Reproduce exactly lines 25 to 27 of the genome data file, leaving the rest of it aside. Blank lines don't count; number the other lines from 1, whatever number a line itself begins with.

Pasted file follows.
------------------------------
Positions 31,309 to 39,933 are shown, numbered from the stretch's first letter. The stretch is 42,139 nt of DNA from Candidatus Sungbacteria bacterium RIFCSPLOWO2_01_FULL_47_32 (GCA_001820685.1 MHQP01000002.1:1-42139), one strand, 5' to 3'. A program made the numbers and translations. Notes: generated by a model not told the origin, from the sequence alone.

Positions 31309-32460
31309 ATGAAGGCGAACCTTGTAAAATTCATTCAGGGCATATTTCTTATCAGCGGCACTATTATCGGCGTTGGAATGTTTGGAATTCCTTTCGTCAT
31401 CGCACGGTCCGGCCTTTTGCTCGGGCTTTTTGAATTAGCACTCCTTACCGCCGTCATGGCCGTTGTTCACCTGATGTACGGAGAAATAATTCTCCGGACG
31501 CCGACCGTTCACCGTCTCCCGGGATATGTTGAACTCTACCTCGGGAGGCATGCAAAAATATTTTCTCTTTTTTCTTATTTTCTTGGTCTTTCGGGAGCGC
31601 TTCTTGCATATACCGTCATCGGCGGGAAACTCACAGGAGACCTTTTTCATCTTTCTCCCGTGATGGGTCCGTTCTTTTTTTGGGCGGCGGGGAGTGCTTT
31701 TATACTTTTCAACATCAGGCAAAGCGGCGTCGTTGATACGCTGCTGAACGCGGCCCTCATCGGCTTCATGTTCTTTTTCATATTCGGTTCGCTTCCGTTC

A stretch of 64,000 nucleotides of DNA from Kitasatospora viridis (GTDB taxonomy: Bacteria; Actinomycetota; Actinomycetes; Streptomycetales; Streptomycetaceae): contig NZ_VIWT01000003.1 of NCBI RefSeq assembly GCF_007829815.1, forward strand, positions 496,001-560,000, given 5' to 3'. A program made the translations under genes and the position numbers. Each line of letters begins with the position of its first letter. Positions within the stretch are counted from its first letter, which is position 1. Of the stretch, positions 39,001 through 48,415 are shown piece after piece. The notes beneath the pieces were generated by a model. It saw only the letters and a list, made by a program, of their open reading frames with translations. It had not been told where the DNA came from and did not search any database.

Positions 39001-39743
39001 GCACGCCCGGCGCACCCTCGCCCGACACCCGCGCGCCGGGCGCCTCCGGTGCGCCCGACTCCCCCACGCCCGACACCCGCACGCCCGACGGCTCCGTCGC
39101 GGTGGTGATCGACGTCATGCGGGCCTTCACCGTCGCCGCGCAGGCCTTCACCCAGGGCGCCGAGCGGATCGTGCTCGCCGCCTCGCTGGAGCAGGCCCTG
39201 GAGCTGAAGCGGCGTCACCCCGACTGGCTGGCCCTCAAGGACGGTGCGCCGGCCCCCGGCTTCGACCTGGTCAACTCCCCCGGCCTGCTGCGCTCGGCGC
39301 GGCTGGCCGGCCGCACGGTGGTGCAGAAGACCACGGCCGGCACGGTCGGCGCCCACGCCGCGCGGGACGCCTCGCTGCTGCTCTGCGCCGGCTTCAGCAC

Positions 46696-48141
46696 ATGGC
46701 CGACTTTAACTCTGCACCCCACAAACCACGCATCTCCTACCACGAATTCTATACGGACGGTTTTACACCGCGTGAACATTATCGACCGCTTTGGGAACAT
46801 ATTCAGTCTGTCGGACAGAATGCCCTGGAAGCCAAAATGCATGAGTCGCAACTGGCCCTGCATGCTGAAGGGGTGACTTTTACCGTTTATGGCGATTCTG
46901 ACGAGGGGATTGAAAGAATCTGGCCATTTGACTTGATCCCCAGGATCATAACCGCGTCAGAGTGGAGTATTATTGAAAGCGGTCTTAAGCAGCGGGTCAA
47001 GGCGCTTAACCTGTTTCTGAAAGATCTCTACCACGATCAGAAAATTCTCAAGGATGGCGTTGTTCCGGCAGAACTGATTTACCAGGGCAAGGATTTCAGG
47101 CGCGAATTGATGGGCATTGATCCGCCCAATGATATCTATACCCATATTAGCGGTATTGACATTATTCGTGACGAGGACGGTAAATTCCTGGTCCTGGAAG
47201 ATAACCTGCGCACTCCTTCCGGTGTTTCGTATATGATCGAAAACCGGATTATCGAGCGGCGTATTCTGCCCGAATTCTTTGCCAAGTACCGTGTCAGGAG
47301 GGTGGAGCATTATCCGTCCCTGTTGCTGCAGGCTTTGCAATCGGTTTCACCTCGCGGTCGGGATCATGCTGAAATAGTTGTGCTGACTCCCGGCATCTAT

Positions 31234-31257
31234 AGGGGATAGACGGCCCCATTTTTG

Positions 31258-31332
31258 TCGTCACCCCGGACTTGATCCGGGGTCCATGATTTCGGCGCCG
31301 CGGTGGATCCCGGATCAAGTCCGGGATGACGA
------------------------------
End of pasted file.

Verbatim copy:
Positions 31258-31332
31258 TCGTCACCCCGGACTTGATCCGGGGTCCATGATTTCGGCGCCG
31301 CGGTGGATCCCGGATCAAGTCCGGGATGACGA